IN THE MATTER OF MARY HOLMES COLLEGE,
Respondent.

Docket No. 94-32-SP
Student Financial Assistance Proceeding

Appearances:        David J. Figuli, Esq., of Evergreen, Colorado, for the Respondent.

                Denise Morelli, Esq., of Washington, D.C.,
        Office of the General Counsel, United States
        Department of Education, for the Office of Student Financial Assistance Programs.

Before:         Judge Ernest C. Canellos

DECISION

Mary Holmes College (MHC) is a private, non-profit, Historically Black College, with a campus located in West Point, Mississippi. It is accredited by the Southern Association of Colleges and Schools (SACS) and is eligible to participate in the various student financial assistance programs authorized under Title IV of the Higher Education Act of 1965, as amended (Title IV). Title IV Programs are administered by the Office of Student Financial Assistance Programs (SFAP) of the United States Department of Education (ED).

Program Reviewers from SFAP's Region IV in Atlanta, Georgia, conducted a program review of MHC's Title IV compliance for the period July 1, 1990, to June 30, 1992. A program review report was issued on August 17, 1992, and contained 25 adverse findings. A Final Program Review Determination (FPRD), issued on November 16, 1993, and reissued on December 17, 1993, affirmed seven of these findings and noted that MHC had taken corrective action on the remaining 18 findings. For the seven findings which were affirmed, SFAP sought repayment of $827,383. In addition, SFAP sought an informal fine of $10,000. MHC filed a timely appeal as to three of

the seven findings.See footnote 1 As a consequence of the appeal, the informal fine was not pursued and a formal fine proceeding under Subpart G, 34 C.F.R. § 668.81, et seq. was, apparently, not initiated.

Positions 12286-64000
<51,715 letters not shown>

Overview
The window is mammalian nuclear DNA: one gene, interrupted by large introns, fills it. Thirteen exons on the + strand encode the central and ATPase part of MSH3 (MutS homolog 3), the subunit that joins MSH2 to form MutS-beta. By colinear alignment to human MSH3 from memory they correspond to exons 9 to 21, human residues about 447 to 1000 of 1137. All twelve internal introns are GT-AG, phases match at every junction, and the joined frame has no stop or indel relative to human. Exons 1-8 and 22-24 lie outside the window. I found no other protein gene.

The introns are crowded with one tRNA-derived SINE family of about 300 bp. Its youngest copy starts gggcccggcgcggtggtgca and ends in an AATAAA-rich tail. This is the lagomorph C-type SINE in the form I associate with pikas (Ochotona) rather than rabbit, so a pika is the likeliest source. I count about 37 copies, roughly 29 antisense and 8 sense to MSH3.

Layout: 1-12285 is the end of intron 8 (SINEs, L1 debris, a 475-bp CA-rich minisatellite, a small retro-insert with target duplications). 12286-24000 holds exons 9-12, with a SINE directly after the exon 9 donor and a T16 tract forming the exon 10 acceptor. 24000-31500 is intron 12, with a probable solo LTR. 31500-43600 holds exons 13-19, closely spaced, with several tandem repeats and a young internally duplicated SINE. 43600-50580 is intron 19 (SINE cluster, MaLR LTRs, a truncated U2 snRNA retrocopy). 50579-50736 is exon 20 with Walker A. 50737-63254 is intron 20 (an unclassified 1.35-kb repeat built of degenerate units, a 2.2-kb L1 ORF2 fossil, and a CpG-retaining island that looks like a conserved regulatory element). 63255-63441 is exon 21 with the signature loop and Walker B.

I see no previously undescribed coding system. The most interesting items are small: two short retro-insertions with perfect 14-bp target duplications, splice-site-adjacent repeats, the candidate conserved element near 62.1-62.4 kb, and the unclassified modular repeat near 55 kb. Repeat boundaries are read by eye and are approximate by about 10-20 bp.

DISCUSSION

The three findings which were appealed and the recovery sought for each, which are before me for adjudication include: offering an ineligible program - $707,503; failure to maintain documentation for students selected for verification - $108,905; and disbursement of student aid in excess of statutory limits - $184,285 (this amount is included in the $707,503 total of the first finding).

As to the first finding, SFAP alleges that MHC disbursed Title IV funds to students enrolled in an ineligible program, its Entrepreneurial/Truck Driving Program. In its FPRD, SFAP claims that this program was ineligible for Title IV funding for two reasons: the program was not accredited by its accrediting agency, SACS, and it was improperly administered through two contractors. During the briefing process, SFAP added a third basis, that the program was ineligible because MHC had not sought approval from the respective states where the courses were taught. The students in this program applied for admission to MHC and received Title IV funding through MHC, but the part of the program dealing with the actual driver training was accomplished by two contractors at two separate locations far away from MHC's Mississippi campus: Trans Union Truck Driving School in Tacoma, Washington, and Freeway Truck Driving School in Albuquerque, New Mexico.See footnote 2

Initially, SFAP claims the program was ineligible because it was not properly accredited. In its defense, MHC asserts that it did not need specific program approval from its accrediting agency. Through its evidentiary submissions, MHC established that: it has had institutional accreditation from SACS continuously since 1973; such accreditation includes all programs and locations of MHC; and, SACS does not require an application for approval of program changes. MHC claims, further, that the Entrepreneurial/Truck Driving Program was a simple and appropriate expansion of existing programs and, as such, was an eligible program. SACS confirmed in

writing that it did not require MHC to resubmit an application to gain its approval of this programmatic change, and that it was in the process of reviewing the Entrepreneurial/Truck Driving Program as part of their cyclical reaccreditation of MHC when the program was discontinued by MHC.

Since the evidence of record indicates that MHC was validly accredited at the time the program in question was offered and there was no requirement to obtain SACS' approval for the addition of that program, I find that the first prong of SFAP's claim is not meritorious.